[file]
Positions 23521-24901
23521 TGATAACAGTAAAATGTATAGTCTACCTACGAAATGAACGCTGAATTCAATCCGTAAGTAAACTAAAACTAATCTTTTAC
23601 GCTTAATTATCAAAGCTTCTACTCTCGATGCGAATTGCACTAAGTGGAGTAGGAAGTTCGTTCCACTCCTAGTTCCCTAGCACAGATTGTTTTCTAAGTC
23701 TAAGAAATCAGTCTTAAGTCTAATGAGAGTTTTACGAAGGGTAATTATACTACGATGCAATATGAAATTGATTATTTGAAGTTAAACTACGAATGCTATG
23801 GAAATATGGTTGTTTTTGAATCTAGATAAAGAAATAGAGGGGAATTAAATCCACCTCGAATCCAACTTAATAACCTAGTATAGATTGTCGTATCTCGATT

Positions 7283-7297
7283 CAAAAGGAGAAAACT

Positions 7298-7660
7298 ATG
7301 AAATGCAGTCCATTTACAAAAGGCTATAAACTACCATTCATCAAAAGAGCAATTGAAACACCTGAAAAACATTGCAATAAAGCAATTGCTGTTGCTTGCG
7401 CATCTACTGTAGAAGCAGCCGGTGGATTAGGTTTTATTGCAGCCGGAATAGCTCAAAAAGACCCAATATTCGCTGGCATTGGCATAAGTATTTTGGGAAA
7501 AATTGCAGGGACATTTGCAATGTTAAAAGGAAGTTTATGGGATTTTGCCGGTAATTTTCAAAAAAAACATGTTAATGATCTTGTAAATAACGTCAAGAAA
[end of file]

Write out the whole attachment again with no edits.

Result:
Positions 23521-24901
23521 TGATAACAGTAAAATGTATAGTCTACCTACGAAATGAACGCTGAATTCAATCCGTAAGTAAACTAAAACTAATCTTTTAC
23601 GCTTAATTATCAAAGCTTCTACTCTCGATGCGAATTGCACTAAGTGGAGTAGGAAGTTCGTTCCACTCCTAGTTCCCTAGCACAGATTGTTTTCTAAGTC
23701 TAAGAAATCAGTCTTAAGTCTAATGAGAGTTTTACGAAGGGTAATTATACTACGATGCAATATGAAATTGATTATTTGAAGTTAAACTACGAATGCTATG
23801 GAAATATGGTTGTTTTTGAATCTAGATAAAGAAATAGAGGGGAATTAAATCCACCTCGAATCCAACTTAATAACCTAGTATAGATTGTCGTATCTCGATT

Positions 7283-7297
7283 CAAAAGGAGAAAACT

Positions 7298-7660
7298 ATG
7301 AAATGCAGTCCATTTACAAAAGGCTATAAACTACCATTCATCAAAAGAGCAATTGAAACACCTGAAAAACATTGCAATAAAGCAATTGCTGTTGCTTGCG
7401 CATCTACTGTAGAAGCAGCCGGTGGATTAGGTTTTATTGCAGCCGGAATAGCTCAAAAAGACCCAATATTCGCTGGCATTGGCATAAGTATTTTGGGAAA
7501 AATTGCAGGGACATTTGCAATGTTAAAAGGAAGTTTATGGGATTTTGCCGGTAATTTTCAAAAAAAACATGTTAATGATCTTGTAAATAACGTCAAGAAA